I did not anticipate the turmoil I had set in motion as I tried to sleep that night. Sure, I had been rude to her in my spinning away and my surly attitude. But so what? I didn’t care about anyone, at least someone who had no idea what prison was about. The grapevine had Mary pegged as someone from an affluent family in town who probably had everything in life handed to her on a silver platter. Why should I care? But I did, and that bothered me even more. I would go to the Learning Center and apologize. Eventually, sleep found me, and I retired for the night.

The following day I greeted Mary by saying, “Look,” I didn’t mean to be rude yesterday. Most men have nothing but good things to say about you, so I apologize.” And then I walked away. Well, I tried to. Mary stopped me with, “You know, God can change your life.” “God didn’t want to have anything to do with me,” I said. I rattled off one excuse after another. I had been in prison too long. I had done too much. I had seen too much. At each rejection, Mary answered me with scripture that she seemed to know endlessly.

Another night of turmoil and no sleep. She just didn’t get it. I had hurt too many people, and there was no way God was letting me off that easy. Inwardly, I knew I didn’t deserve forgiveness, and there was no way I could make amends for all that I had done. Nor did she see the pain and shame that I had endured. I’d go there one last time and tell her the drama that kept me from trusting God or anyone. If you argue with a Christian about God, make it somebody who doesn’t know scripture. Mary was well-armed with scripture after scripture, and I constantly stuttered some ill-prepared answers. Finally, it was Mary who said, “Look, I’ve told you everything that I can tell you about God and His promises. You can either accept Him or reject Him. If you accept Him, you will have all His blessings, but if you reject Him, the consequences will be your choice.” And then she walked away. This girl had spunk and spirit.

So I don’t need to tell you another sleepless night laid in store for me. I probably relived my whole life that night. I was angry with myself for allowing this to get out of hand. I was angry with Mary for always having the right scripture to respond with. I recalled my vow from 10 years previously that I would never shed another tear, no matter how awful things would get. I would never let anybody get close to me, so I would never care about anyone or anything. I do not know where it originated, but I wondered, ‘What if she is right?” What if God could change me? She said God could change me, not me. I had tried to change for my mother, for my aunt. But it never worked. And I sure wasn’t going to change for some girl I didn’t even know and who I will never see again after I leave this prison. The question persisted, however. “God can change your life.” There was no argument that my life needed changing. I could not consider what that even meant. The only rational thought I could think of was, “What do I have to lose?” If He couldn’t change me, I was in no worse shape than before all this talk began? I hadn’t prayed since I was that scared little kid going to a boy’s school for the first time.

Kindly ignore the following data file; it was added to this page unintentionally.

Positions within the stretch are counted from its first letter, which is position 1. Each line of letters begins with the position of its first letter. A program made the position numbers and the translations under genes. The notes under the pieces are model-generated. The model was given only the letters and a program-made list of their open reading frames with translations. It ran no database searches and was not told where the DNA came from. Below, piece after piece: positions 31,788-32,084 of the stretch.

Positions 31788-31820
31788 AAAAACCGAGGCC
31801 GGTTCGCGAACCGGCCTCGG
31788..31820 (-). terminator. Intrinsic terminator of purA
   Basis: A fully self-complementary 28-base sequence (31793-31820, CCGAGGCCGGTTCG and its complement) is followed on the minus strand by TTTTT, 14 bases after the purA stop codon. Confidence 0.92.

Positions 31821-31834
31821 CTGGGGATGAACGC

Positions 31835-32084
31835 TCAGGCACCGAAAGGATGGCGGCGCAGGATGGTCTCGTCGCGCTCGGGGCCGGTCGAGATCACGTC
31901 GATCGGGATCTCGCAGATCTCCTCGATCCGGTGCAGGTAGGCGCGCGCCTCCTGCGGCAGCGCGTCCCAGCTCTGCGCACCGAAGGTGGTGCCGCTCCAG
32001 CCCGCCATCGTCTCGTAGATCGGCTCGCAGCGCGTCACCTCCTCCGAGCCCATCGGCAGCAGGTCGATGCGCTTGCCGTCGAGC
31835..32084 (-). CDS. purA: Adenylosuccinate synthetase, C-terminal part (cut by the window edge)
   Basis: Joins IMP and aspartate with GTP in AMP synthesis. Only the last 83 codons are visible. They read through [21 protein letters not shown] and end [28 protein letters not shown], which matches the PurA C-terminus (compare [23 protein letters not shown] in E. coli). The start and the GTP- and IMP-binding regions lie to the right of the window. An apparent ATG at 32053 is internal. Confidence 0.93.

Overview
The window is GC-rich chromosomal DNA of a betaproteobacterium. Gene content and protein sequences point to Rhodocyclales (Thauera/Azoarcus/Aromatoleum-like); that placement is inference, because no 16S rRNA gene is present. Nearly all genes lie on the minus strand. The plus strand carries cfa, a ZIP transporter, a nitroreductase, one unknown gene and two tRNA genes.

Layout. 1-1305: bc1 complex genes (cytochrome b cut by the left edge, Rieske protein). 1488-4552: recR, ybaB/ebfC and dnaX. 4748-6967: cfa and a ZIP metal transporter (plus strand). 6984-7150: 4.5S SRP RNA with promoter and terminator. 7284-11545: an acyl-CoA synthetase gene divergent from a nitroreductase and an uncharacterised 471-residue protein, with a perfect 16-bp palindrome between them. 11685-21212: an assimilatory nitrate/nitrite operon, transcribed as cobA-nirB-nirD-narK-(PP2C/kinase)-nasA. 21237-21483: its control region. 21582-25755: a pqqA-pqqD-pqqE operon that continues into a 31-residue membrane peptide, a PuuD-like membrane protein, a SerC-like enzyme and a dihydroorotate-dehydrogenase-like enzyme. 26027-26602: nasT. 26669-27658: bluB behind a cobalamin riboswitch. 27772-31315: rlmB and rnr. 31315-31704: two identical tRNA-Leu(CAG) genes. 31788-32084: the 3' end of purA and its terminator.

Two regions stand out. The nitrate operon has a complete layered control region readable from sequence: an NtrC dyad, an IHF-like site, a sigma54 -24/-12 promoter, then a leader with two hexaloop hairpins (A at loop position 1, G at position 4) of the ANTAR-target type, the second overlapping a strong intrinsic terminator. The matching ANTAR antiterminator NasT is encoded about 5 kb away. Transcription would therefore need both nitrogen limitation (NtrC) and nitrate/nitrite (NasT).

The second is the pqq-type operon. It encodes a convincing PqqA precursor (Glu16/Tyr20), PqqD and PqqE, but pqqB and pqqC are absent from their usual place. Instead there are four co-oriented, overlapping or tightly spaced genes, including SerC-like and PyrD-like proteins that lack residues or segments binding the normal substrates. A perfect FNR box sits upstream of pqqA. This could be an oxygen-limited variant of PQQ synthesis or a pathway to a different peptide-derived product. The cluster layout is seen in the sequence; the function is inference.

“God, what if what that girl says is true, that You can change my life? She said you could change my life. I must tell You I have little hope and can offer no help. If I have to obey a set of rules and promises to be good, that won’t work. You have to do it all, and if what she says is true, I accept your Son as my Savior.” Shocked, tears poured from my eyes as soon as I said the word, Savior. I tried desperately to stop crying but could not. I feared others in the dorm would hear me, so I covered my head with the pillow. Still, I could not halt the flood of tears pouring from the depths of my being. An unusually loud thunderstorm mercifully prevented anyone from hearing me. Only after the torrent inside my soul and outside my cell stopped I finally fell asleep.
When I awoke the following day, I didn’t feel any different from what I usually would. Still, I was excited to know that I would tell Mary that I had accepted Christ. After signing my pass and going to a cubicle, I called Mary over. Well, I did it.” I said. “What did you do?” “John.” “I accepted Christ.” Mary never looked so beautiful; She lit up like a Christmas tree. I could see she was trying to restrain her enthusiasm because employees and prisoners were not to become that familiar with each other, and to do so could cost her her job. My vow to never shed another tear was broken, and so was that vow to never care about anyone.

The following Sunday, I returned to church. God’s House of Hope had a guest, Larry Norman. Larry Norman is and was a pioneer of Christian Rock. He also gave a verbal message and sang some of his more popular songs. “Why Should The Devil Have All The Good Music comes to mind. I can’t recall what he said, much less explain how I came to know that God had done something. There was much more to learn.